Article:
It is also time to say we will introduce a temporary moratorium on the issuing of new licences, so that existing operators will not fall victim to opportunists. The financial challenges faced by taxi operators right now mean the acquisition of new or upgraded vehicles is impossible for many of them. We need, therefore, to use common sense and to extend the nine-year rule by two years, as long as the vehicle in question is safe and roadworthy. What also needs to happen, as is outlined in our motion, is for a meaningful dialogue to take place so that our taxi services will be heard properly and so that the challenges they face will be recognised and addressed. Our taxi sector needs to be listened to so that in the future it can make rural Ireland a more connected place, where rural isolation is no longer a problem and where it is easy to travel, do business or just enjoy the benefits of rural living.

The Government needs to take this opportunity to save the sector from the crisis it faces. The motion outlines how this would best be done, but the Government also needs to grab this opportunity to develop the sector so that it can increase its support for rural communities. We need public transport and we need our taxi drivers. I urge the House to support the motion.

I thank contributors to the debate, which was useful and important. The protest yesterday, along with a number of opportunities during debates in the House yesterday where the issue of taxi drivers was raised, and this debate have brought a focus on the sector. I again commend the four representative groups that organised yesterday's protest and the thousands of taxi drivers who attended. It provided the opportunity for discussion. I thank those speakers who have given voice to the sector, to individual drivers and to how the Covid-19 pandemic has affected it in a very particular way.

I acknowledge the contributions that reflected the impact this is having on mental health and on drivers' sense of themselves and of their contribution to society, the economy and communities more generally. Very valid points were raised and it was very important that we had the debate, but it does not end here. It is important to acknowledge the Government's recognition that taxi drivers are an essential part of the public transport system, the clarification on the matter of high-quality bus corridors and bus lanes, and the acknowledgement that there is a problem with the funding streams available for sectors that have been especially adversely affected by Covid-19, as well as the specific issues relating to taxi drivers.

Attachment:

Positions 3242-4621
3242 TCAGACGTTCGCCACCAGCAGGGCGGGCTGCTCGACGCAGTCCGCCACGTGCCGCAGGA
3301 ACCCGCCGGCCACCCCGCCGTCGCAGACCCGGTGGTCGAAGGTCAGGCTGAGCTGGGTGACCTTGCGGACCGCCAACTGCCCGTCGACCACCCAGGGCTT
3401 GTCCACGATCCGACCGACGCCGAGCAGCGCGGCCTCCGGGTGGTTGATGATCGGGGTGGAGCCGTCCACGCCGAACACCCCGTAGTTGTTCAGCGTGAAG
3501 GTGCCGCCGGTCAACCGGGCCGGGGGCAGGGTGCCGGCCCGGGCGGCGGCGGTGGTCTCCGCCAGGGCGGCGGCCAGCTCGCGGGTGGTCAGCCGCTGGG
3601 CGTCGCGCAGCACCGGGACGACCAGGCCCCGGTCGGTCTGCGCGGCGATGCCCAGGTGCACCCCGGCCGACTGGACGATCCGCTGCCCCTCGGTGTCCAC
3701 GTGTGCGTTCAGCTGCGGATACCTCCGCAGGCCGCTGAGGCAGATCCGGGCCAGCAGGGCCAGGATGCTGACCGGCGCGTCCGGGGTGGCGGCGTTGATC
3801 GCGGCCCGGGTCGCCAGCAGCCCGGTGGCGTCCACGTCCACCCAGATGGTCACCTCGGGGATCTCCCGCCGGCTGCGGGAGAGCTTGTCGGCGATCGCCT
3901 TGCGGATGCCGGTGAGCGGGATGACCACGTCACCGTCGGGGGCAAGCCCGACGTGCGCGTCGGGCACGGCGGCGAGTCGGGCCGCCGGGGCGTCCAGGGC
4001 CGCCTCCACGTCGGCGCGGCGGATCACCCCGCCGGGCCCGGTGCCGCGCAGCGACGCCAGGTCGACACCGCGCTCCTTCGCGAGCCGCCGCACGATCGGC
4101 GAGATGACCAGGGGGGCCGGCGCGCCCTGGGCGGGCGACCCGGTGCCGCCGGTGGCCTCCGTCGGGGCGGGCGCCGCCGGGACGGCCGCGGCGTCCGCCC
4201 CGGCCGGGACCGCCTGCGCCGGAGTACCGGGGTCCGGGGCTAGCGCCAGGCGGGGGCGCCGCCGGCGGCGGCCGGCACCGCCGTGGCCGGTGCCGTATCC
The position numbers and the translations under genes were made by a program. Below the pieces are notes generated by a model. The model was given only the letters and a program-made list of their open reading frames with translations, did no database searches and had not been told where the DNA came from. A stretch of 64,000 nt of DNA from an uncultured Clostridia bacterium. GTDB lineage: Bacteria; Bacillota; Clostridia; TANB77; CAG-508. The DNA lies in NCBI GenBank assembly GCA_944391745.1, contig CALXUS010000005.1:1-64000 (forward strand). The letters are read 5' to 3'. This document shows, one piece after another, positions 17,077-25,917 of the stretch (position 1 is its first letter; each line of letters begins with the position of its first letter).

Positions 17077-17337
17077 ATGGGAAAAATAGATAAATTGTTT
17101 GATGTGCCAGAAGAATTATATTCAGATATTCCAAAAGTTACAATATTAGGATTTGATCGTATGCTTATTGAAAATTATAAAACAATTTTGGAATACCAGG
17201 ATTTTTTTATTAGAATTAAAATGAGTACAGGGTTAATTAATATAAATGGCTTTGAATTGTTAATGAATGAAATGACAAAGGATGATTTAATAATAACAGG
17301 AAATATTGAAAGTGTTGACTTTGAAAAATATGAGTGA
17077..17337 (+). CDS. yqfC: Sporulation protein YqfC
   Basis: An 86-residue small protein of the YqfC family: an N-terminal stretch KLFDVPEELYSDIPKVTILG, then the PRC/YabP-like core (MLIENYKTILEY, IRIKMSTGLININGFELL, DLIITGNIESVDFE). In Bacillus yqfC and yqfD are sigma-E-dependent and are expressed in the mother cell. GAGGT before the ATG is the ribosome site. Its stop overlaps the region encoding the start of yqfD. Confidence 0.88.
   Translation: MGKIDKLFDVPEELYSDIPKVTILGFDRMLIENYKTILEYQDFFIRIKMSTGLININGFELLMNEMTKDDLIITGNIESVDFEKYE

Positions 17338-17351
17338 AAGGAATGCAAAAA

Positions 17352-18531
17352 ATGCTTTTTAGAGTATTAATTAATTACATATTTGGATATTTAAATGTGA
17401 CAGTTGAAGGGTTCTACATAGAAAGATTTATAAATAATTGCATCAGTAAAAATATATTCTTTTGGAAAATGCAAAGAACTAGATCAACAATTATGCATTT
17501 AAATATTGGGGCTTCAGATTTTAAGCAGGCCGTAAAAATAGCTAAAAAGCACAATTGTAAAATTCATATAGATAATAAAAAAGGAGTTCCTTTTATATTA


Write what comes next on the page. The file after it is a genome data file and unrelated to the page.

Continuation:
I turn to the Government's countermotion, which is completely unsatisfactory. It outlines what has happened to date. There would not have been thousands of protestors on the streets yesterday if what had happened to date had been satisfactory or sufficient, and that needs to be recognised and acknowledged. On specific issues such as the nine-year rule, it was a "No" from the Minister of State, with the matter to remain under review.

On the issue of the taxi advisory committee, it is completely unsatisfactory to say the vacancies will be filled. That does not acknowledge that the taxi advisory committee does not have the confidence of ordinary taxi drivers. It is to miss the whole point of the argument. Taxi drivers are knocking on the door and saying, "Please listen to what we have to say and please acknowledge our concerns." The Government, however, is saying a committee will do that and that it will fill the couple of vacant places. It should ask itself why there are vacant places on the committee. It is because it does not have the confidence of ordinary taxi drivers.

On the issue of a licence moratorium, there was a "No" from the Government. That needs to be addressed and acknowledged as a potential solution and a reality for the sector. It is not good enough to say nobody is really applying for licences anyway. The Government needs to get ahead of that.

I congratulate the Minister of State on his role at the Department of Finance, but the primary issue is financial and relates to sector-specific supports. It is reflective of others, such as the arts and events industries, which other Deputies mentioned. The taxi industry is a case in point, and these sectors need full support from the Government.

This will be an ongoing issue. It will not go away until it is addressed. As a number of speakers noted, taxi drivers are ready to go again. Sinn Féin will keep the matter on the agenda.

I thank Deputy O'Rourke. That debate, unfortunately, ran a little over time, but we must now consider the amendment, in the name of the Minister for Transport, Tourism and Sport.

Amendment put.

In accordance with Standing Order 80(2), the division is postponed until the weekly division time next week.

I thank Deputies for their co-operation on that matter. We move now, a little later than usual, to Leaders' Questions. I appeal to Deputies to try to adhere to the allocated time.